For when the borsch was simmering and it was almost time to eat, our house filled with the warm smell of a hundred different small apartments in the cities of Lithuania.  I could almost hear the chatter of a dying language coming from a tiny kitchen with nothing but a table, a stove, and a few 3-legged stools.  I opened the lid to the soup and a redness fit for royalty greeted me, bubbling gently in a pot.  And then I really was there, hiding out from a harsh Lithuanian winter with a Lithuanian grandma’s slippers on my feet, looking out the window of a tall gray building for my New Year’s taxi.  And Kendon saw that soup and heard the rumble of a faraway Soviet tank, on its way to clear the roads so he could visit a similar old woman with the same soup waiting for him on her own stove.  We ate our borsch with huge dollops of sour cream.  Then all at once we were at home with our memories and at home with each other. And nothing could be more delicious.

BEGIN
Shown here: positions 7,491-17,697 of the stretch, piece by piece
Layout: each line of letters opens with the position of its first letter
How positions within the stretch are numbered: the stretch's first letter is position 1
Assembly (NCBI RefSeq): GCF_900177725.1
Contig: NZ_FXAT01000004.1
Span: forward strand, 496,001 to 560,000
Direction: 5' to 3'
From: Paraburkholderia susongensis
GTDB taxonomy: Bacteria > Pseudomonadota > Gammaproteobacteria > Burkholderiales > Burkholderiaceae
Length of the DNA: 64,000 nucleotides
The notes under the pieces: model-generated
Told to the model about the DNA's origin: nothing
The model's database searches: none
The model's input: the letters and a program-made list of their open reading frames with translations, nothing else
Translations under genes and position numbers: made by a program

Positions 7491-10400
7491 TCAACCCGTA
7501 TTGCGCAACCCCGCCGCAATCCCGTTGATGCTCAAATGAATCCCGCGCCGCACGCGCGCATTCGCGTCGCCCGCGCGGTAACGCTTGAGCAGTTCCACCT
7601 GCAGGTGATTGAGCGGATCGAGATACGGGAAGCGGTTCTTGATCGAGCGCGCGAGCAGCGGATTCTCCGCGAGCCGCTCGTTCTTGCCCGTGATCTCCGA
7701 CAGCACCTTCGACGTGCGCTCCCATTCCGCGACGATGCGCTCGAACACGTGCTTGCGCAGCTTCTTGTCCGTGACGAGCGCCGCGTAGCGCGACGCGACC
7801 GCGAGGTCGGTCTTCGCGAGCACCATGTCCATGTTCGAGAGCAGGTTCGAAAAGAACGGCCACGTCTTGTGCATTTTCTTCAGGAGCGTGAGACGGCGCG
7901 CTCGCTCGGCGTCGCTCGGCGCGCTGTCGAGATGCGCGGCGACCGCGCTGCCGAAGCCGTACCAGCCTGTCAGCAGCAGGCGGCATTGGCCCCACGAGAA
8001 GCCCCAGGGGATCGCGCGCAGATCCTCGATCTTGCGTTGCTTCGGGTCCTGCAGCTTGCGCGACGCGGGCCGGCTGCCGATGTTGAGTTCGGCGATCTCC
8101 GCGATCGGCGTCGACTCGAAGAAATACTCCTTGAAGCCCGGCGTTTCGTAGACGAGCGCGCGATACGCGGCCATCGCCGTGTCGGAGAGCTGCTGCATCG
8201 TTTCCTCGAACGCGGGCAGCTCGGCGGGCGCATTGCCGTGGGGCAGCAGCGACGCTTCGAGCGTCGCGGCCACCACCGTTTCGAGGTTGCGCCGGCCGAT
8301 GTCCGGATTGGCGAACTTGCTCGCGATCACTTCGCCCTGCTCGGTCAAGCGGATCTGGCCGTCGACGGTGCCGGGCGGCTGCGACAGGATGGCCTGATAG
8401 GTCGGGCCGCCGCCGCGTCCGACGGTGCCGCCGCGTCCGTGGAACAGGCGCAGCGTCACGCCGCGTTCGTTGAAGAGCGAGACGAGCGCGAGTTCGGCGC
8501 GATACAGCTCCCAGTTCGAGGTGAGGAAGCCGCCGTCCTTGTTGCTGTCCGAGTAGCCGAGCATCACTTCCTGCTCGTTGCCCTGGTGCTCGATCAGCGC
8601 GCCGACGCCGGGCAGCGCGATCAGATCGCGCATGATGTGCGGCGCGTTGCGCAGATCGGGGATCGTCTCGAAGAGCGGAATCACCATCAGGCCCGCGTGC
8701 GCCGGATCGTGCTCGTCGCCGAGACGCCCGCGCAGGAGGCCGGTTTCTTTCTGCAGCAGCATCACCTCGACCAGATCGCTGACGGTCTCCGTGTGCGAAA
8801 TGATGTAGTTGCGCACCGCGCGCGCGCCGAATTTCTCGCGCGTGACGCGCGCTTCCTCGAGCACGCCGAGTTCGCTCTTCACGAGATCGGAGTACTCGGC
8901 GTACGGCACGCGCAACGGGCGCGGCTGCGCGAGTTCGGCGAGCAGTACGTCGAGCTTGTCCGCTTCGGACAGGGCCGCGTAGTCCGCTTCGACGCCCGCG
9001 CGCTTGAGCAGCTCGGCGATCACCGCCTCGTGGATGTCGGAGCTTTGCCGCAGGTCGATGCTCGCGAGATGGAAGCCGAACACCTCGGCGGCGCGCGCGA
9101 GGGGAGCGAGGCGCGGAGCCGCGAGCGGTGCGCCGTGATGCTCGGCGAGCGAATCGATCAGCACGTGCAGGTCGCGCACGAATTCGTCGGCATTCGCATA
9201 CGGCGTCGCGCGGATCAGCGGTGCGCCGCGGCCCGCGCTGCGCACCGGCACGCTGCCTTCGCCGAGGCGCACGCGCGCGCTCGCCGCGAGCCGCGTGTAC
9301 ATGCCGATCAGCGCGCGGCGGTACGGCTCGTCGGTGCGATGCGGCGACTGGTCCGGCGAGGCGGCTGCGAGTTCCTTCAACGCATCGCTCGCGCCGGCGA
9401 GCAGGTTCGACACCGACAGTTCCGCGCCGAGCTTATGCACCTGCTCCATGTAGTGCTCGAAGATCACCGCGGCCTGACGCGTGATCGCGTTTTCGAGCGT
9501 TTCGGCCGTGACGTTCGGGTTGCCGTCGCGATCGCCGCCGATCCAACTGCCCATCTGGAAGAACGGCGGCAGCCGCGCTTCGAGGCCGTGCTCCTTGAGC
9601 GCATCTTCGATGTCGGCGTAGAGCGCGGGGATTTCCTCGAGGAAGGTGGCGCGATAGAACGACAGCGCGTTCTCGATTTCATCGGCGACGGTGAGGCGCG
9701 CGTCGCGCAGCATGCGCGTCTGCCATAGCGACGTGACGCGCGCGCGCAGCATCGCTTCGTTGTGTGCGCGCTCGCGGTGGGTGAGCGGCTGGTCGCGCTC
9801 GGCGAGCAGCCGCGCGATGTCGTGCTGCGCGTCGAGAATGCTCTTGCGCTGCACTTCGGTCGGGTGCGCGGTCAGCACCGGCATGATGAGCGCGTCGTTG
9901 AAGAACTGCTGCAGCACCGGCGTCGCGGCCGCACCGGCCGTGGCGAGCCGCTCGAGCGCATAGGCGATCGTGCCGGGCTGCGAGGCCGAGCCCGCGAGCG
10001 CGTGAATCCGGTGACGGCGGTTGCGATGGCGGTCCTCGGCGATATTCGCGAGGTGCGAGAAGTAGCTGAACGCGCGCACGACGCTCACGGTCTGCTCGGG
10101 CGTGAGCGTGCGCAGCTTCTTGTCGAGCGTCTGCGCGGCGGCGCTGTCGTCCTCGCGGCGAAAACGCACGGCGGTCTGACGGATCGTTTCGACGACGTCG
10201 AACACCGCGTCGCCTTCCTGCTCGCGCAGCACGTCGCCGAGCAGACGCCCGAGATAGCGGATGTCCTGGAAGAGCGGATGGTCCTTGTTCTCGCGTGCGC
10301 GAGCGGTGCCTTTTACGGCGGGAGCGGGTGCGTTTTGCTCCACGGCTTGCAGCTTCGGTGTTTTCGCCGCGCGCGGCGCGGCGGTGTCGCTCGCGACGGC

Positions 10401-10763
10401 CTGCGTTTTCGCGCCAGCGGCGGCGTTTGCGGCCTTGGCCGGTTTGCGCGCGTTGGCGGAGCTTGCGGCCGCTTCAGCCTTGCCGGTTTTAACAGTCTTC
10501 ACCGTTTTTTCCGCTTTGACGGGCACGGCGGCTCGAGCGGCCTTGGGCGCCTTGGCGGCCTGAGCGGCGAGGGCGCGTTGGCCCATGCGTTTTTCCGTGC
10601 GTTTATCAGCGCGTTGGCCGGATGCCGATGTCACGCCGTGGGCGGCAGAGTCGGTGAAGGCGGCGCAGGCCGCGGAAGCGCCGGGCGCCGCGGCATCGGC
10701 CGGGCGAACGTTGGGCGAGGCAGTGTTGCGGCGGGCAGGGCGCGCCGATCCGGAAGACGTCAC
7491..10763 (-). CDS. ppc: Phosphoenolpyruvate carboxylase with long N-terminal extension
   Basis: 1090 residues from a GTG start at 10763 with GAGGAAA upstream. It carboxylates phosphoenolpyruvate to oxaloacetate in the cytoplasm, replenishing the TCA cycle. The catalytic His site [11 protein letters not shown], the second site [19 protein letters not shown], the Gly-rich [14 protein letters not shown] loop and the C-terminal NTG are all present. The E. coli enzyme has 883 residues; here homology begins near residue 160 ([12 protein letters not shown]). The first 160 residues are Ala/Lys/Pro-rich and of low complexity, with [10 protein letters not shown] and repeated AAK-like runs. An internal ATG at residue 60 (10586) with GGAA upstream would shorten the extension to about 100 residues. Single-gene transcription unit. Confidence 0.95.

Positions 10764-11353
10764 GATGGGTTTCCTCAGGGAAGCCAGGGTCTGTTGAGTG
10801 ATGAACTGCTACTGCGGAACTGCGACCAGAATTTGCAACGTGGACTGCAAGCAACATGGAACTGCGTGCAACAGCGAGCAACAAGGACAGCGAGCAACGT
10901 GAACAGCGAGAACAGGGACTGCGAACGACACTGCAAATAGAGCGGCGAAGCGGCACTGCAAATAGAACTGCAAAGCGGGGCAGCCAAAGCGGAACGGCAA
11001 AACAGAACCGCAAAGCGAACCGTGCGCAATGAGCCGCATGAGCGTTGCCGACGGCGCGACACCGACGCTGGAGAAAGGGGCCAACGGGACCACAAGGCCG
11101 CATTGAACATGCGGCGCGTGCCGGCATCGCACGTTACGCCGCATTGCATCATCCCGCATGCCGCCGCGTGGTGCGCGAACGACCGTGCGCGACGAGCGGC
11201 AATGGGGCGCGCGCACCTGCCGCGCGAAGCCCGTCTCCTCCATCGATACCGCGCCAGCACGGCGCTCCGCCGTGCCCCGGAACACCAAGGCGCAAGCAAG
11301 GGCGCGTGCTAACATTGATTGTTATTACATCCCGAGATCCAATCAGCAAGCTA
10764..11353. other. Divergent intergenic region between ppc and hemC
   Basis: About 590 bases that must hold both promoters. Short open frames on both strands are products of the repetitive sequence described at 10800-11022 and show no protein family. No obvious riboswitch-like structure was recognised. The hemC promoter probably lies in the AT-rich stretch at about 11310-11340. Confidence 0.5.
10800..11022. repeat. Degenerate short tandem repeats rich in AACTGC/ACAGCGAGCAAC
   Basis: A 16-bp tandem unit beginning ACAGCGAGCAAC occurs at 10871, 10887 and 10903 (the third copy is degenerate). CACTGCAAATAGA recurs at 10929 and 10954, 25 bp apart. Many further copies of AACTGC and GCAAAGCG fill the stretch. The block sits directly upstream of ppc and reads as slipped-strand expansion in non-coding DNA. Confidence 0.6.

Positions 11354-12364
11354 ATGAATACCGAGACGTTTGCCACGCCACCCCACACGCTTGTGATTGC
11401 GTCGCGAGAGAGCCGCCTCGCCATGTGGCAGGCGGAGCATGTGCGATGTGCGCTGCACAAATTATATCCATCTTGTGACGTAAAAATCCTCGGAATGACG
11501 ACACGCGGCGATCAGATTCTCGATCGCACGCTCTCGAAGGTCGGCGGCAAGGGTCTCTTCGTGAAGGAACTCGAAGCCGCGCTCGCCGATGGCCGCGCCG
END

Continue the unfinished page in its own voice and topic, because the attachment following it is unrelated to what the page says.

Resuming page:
Step 1: 

Step 2: 

The result: heaven.

Monday, December 5, 2011


Kendon and I have been married for a year.  A YEAR.  So to celebrate 365 days of still liking each other, we got all dressed up and reserved our own private table at Beni Hana’s, where Ramon from Mexico gave us the most spectacular display of dancing shrimp and juggling knives and onion volcanoes that a person on their first anniversary could ever possibly hope for.  We held hands under the table and tasted garlicky meat off each other’s plate and reminisced and gave each other presents.  Besides the fact that neither of us announced it on Facebook, I’m pretty sure it’s exactly what a first anniversary is supposed to look like. 

These festivities came and went over a week ago.  Oddly enough, though, today is the day I feel like I truly understand what it means to be married for a year.